Farm worker dies after unloading bales from vehicle

Fatal and serious injuries occur every year from bale work, according to the HSE
Fatal and serious injuries occur every year from bale work, according to the HSE

A farm worker has died after being hit by falling bales while unloading them from a vehicle.

The tragedy happened on a Cheshire farm on Wednesday 2 December, the Health and Safety Executive (HSE) confirmed.

The farm worker was struck by a falling bale while offloading them from a vehicle.

Fatal and serious injuries occur every year from activities associated with work with bales, the HSE explained.

Accidents that have occurred in the past include workers falling from bale stacks, falling from vehicles used to transport them, and being struck by falling bales.

In-depth advice on working with bales is displayed on a leaflet created by the safety watchdog [PDF].

Figures by HSE show that over the past year, a total of 21 people in Britain were killed in agriculture, consisting of 20 workers and 1 member of the public.

Agriculture has the highest rate of fatal injury - 18 times higher than the all-industry rate, accounting for around 20% of worker fatalities.

Despite a decrease of 37.5% on the previous year’s figure of 32, the report shows that the biggest cause of these fatalities was farm transport.

How can I improve bale safety?

H&H Insurance Brokers and IRM Safety have set out particular steps that will help reduce the likelihood of harm and injury:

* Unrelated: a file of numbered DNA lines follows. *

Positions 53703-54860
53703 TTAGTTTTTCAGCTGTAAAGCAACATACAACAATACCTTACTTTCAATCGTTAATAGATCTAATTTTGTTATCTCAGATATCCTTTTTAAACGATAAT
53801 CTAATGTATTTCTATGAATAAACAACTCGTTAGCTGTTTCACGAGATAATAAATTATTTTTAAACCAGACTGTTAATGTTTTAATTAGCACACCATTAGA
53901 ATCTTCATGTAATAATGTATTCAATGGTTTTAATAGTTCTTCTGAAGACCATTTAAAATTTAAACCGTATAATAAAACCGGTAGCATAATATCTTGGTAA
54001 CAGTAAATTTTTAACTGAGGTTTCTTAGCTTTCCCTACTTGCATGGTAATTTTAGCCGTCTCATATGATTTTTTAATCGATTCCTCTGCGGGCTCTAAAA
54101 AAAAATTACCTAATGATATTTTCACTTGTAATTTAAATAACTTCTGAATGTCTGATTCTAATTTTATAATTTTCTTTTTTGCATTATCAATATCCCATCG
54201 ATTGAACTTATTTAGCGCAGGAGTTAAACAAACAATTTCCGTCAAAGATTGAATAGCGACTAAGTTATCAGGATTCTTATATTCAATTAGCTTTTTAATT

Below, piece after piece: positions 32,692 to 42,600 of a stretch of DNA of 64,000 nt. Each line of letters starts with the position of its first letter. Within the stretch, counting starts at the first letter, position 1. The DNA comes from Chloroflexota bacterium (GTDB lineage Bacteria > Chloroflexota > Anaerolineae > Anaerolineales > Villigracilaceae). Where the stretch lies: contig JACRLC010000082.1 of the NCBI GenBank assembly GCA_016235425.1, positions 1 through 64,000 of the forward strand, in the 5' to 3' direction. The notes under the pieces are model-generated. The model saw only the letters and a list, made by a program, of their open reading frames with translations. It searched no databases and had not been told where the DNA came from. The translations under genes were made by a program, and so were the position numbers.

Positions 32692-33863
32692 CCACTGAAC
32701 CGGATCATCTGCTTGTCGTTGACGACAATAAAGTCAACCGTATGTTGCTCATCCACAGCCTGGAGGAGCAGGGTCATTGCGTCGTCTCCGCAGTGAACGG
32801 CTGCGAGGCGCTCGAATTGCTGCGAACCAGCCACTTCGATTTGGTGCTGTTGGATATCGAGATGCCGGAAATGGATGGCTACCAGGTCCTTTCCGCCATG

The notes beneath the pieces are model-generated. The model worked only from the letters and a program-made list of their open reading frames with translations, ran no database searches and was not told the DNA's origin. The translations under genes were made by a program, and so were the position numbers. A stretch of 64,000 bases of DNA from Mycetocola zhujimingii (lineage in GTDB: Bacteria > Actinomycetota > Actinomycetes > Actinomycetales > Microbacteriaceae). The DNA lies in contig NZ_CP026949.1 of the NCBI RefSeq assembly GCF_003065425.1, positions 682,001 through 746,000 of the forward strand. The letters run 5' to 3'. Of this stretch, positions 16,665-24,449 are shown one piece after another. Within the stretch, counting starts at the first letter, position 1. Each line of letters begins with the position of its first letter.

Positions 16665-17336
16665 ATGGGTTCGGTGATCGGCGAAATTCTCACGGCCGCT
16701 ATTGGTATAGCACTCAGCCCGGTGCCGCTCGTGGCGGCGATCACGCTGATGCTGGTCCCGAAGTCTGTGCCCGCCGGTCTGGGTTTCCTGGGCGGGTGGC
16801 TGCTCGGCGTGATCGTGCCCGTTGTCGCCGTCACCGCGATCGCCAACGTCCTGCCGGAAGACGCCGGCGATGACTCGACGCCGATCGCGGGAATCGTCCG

• Make sure bales are stacked safely in fields, farmyards, or buildings

• Stacks are not excessively high

• Stacks are built on firm, dry, level and freely draining ground

• Stacks are constructed with a wide base and that bales are in good condition ensuring sturdy foundation

• Maintenance of stacks should take place regularly – any that have become unstable should be rebuilt

• There is enough space to allow tractors, trailers, and other vehicles to manoeuvre

• Never overreach for bales and limit working to near edges

Removing bales from the field and transporting them is also associated with health and safety risks:

• Plan routes over fields in advance and inform drivers of any rough ground, slopes, tracks and gateways

• Assess ground conditions and potential contact with overhead power lines

• Trailers must not be overloaded

• No bales should hang over the edges of the trailer

• The trailer must be secured even over short distances with suitable straps, and double straps at the rear of the load

• Always travel at a safe and appropriate speed

• Remember to consider the effect of the weight on the vehicle’s break-capacity